It’s no secret that the 8 “B” Vitamins, also known as B Complex, are vitally important for our bodies. Not only do they promote healthy skin, strengthen our immune system, help convert food into energy, affect mood by helping to create neurotransmitters – but several B vitamins play important roles during pregnancy. Vitamin B7, biotin, helps with the growth of embryos, while folate can help prevent miscarriages and neural tube defects.
It is often recommended to supplement folate or folic acid (often in a prenatal vitamin) prior to conception and during pregnancy. However, from a genetic standpoint, not everybody can use the synthetic version of folate, folic acid. That being said, always consult your health care provider before taking any supplements or making any dietary or lifestyle changes.
So, what are synthetic vitamins? Synthetic vitamins or synthetic nutrients are artificially made and essentially mimic the reaction our bodies have to natural vitamins. Many, if not most, of the supplements available today are actually synthetic, so it is important to make sure that you are buying natural vitamins – which are derived from food sources.
Now this may not seem terribly important, as long as your body is getting the nutrients it needs, it shouldn’t matter if the source is synthetic or natural, right? That is not necessarily the case. Many experts do not believe that synthetic vitamins have the same benefits as their natural counterparts and some believe that may actually cause damage.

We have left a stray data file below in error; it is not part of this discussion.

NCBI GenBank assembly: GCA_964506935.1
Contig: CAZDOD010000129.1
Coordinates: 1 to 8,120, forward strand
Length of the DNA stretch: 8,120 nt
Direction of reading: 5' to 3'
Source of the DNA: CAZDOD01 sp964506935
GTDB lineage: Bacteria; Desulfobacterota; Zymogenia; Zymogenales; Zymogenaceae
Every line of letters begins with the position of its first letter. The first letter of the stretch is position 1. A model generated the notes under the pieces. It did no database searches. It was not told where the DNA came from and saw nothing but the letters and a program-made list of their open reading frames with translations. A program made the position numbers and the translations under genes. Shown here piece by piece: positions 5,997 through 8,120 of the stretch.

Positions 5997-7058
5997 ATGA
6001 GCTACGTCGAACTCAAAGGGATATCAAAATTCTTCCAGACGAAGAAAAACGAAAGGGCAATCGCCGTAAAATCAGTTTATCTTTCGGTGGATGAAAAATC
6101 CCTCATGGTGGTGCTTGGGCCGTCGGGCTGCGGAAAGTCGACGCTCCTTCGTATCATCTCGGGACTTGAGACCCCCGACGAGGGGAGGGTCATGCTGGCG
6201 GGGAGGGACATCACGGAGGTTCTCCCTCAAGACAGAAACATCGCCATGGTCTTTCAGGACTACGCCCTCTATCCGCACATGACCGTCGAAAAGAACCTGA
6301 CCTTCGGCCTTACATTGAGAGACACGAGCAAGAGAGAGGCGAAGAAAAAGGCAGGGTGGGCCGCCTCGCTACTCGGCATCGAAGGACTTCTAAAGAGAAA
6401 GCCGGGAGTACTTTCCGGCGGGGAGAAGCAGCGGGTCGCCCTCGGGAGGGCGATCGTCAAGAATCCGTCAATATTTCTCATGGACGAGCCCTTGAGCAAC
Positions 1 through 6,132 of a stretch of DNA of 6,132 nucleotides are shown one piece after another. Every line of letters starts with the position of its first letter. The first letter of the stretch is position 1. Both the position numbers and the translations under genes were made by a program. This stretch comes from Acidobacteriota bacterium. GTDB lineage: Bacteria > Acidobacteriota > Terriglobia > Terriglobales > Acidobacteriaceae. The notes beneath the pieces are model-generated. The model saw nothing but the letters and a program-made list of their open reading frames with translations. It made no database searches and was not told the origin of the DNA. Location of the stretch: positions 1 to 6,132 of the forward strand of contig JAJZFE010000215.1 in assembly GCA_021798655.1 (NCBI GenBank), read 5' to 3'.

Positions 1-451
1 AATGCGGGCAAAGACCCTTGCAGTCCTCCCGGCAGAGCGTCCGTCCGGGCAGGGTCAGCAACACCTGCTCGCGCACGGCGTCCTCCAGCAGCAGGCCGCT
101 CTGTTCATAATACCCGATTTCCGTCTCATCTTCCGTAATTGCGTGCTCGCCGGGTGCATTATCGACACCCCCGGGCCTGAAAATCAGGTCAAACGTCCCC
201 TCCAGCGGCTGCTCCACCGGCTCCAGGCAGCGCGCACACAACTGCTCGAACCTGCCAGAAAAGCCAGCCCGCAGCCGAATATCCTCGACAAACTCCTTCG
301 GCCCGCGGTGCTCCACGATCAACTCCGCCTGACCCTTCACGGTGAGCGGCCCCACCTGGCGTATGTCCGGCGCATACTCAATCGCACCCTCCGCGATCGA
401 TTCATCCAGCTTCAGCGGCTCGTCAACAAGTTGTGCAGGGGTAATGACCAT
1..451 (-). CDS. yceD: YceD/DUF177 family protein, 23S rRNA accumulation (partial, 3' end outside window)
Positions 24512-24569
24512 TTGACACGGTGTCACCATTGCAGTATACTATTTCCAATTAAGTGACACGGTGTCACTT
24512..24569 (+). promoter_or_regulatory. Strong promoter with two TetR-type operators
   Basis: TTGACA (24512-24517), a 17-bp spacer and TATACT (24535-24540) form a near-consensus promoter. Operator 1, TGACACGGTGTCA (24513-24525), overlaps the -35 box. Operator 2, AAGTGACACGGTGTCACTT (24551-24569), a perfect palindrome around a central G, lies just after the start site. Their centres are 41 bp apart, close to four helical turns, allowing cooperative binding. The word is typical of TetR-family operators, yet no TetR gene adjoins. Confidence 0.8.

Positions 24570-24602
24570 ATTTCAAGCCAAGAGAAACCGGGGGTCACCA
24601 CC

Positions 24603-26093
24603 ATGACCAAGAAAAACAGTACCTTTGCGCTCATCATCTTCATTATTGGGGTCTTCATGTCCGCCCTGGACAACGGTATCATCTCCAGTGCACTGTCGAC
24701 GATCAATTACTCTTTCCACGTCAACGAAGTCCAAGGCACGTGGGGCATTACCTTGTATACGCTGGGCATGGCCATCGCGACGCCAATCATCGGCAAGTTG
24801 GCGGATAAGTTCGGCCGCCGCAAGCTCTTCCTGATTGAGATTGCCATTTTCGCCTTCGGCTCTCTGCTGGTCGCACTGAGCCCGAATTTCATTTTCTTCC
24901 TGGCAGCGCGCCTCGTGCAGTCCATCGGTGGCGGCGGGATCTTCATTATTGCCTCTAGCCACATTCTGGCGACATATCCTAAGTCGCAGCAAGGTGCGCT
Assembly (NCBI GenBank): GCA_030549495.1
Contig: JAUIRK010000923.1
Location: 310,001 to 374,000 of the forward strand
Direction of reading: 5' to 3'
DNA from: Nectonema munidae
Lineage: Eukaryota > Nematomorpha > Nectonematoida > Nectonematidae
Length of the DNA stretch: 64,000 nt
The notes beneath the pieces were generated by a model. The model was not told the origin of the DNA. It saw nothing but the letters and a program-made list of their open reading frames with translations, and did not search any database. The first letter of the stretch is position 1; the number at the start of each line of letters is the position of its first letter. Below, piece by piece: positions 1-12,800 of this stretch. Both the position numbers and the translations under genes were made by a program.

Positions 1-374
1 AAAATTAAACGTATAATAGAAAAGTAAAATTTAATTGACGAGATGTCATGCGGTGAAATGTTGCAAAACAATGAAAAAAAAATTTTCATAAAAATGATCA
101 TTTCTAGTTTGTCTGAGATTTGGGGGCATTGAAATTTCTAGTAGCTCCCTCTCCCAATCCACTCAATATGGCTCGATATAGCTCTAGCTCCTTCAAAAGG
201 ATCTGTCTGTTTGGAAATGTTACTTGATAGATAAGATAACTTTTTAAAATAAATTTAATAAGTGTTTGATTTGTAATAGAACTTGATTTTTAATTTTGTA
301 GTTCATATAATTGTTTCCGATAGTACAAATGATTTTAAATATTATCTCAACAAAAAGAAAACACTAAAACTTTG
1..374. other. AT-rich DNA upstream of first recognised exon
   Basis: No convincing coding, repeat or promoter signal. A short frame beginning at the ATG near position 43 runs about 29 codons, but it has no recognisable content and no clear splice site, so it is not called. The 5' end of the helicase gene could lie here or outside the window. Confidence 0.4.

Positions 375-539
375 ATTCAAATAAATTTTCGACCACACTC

Folate’s Role During Pregnancy
Folate plays an important role in developing the nervous system and during pregnancy it helps the baby’s neural tube develop into their brain and spine. Essentially, folate helps prevent brain and spinal cord birth defects including spina bifida. Many birth defects occur within the first 3 – 4 weeks of pregnancy, so women are encouraged to start supplementing folate in these early stages of pregnancy or even before conception.
So, this is all sounds pretty good doesn’t it? Start taking folic acid while you’re trying to conce or when you first become pregnant and you can help your baby during this crucial development period – but once again, there are some questions surrounding the efficacy of synthetic vitamins.
Enter folic acid, which is the synthetic version of Vitamin B9, folate. This is likely the version of folate that is in your multivitamin or prenatal vitamin. The potential issue with folic acid lies in the fact that our bodies must first convert folic acid to its natural form, methylfolate to be able to use it. As the study of genetics and specifically, genetic abnormalities are becoming more prevalent, some studies are suggesting that not everyone is able to convert folic acid into a usable form. This can lead to a folate deficiency, which as we can see is crucial during pregnancy.
Aside from having genetic testing done to determine if you can properly convert folic acid, the simple solution is to choose a supplement that contains “methylfolate” in the ingredients and steer clear of anything that says folic acid. There are many foods that are high in folate as well, so you can always get your nutrients naturally.